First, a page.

Saturday, June 16, 2012

Waking Up to Christa Wolf

Waking Up to Christa Wolf by deanv41
Waking Up to Christa Wolf, a photo by deanv41 on Flickr.
In college in the late 1980s I read Christa Wolf's book Cassandra. Through Greek Mythology and current events as she saw them in East Germany, the Socialist DDR of which she was a lifelong supporter, she inventively analyzed her anxiety over the arms race between Russia and America.
As events in Japan transpired I found myself looking for literature to begin to interpret my own sense of dread, the Cassandra inside me pushing to get out. I picked up another book by Christa Wolf, 1989's Accident: A Day's News. This time she ponders the irony of radiation through her own brother's brain surgery, dependent on precision radiation, and the concurrent nuclear accident at Chernobyl. Through the day as she awaits news of the long operation, she dissects the moral dilemma posed by those that both split the atom for our benefit and our destruction. As she goes about her routine she is stopped by questions: Should she buy milk? Is it contaminated? Is anyone else buying milk or vegetables? Is the rain going to cause cancer?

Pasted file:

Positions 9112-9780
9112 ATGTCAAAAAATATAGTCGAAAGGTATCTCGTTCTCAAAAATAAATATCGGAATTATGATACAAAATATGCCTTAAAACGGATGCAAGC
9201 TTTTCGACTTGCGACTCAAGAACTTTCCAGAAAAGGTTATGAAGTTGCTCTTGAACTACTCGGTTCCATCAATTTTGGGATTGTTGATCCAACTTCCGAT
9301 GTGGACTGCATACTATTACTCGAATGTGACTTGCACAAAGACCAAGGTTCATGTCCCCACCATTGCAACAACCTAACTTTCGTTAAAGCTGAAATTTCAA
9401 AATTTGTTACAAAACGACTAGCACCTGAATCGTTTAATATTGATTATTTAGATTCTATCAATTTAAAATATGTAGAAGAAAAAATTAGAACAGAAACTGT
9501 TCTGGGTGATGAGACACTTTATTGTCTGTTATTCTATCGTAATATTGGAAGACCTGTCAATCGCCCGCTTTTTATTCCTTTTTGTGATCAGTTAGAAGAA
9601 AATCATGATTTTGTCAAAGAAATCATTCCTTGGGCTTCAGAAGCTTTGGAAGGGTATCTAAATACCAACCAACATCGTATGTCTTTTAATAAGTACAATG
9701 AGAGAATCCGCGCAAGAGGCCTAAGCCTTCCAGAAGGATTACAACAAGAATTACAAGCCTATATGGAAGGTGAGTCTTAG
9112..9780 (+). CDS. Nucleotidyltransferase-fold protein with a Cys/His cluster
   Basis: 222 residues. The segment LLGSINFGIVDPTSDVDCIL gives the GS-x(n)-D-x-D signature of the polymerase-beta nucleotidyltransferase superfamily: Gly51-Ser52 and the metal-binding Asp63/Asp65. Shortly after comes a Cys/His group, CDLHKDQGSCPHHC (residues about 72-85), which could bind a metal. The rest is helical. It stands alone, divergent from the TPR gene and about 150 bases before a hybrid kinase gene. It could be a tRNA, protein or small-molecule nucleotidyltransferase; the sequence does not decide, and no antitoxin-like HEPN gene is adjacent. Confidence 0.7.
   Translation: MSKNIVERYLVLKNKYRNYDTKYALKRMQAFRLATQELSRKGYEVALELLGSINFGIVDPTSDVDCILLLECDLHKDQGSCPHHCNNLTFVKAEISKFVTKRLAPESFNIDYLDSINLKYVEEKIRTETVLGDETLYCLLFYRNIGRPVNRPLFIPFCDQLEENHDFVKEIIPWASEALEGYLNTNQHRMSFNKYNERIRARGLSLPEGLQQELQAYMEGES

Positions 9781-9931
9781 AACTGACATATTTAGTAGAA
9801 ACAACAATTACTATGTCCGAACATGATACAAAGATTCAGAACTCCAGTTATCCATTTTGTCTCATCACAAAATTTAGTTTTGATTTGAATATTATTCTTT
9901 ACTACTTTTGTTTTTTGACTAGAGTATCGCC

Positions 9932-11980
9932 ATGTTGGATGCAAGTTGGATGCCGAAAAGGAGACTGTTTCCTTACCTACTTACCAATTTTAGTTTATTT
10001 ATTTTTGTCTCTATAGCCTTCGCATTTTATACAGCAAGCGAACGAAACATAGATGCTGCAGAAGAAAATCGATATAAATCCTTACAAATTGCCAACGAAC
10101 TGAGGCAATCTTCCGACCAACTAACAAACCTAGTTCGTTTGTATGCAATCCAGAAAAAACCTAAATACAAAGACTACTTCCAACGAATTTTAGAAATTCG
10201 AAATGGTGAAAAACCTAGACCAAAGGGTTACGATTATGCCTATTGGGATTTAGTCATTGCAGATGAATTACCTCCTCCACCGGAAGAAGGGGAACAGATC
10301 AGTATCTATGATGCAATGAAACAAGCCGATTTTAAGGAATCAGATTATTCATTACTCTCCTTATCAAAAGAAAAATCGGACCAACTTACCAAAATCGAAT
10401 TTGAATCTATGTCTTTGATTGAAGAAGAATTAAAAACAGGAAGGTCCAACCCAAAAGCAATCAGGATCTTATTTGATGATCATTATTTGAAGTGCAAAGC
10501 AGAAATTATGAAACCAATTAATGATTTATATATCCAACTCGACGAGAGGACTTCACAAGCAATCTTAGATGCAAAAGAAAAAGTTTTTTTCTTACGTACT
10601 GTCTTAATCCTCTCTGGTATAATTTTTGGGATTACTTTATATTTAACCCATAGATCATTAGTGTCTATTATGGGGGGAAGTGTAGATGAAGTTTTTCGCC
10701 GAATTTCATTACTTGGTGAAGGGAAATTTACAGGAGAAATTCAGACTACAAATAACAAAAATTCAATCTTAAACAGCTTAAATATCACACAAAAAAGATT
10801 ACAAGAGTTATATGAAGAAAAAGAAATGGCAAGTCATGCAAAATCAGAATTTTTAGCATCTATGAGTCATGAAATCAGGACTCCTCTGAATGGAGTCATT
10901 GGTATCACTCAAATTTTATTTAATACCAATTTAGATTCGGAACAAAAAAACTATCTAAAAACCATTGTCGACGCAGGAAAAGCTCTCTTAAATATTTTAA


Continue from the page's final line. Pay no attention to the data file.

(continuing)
As the waves of Japanese debris begin to wash ashore along our West Coast from last year's cataclysm what are we to do? Is the rain safe or have Fukushima's rays already begun to undo us? Should I drink milk? Does cheese concentrate cesium-157 or strontium-90 or plutonium? Is there anything I can know that might allay my fear? Should I find iodine? What's my own half life? Is it a passing accident, just one day's news, or is it the end of the beginning?

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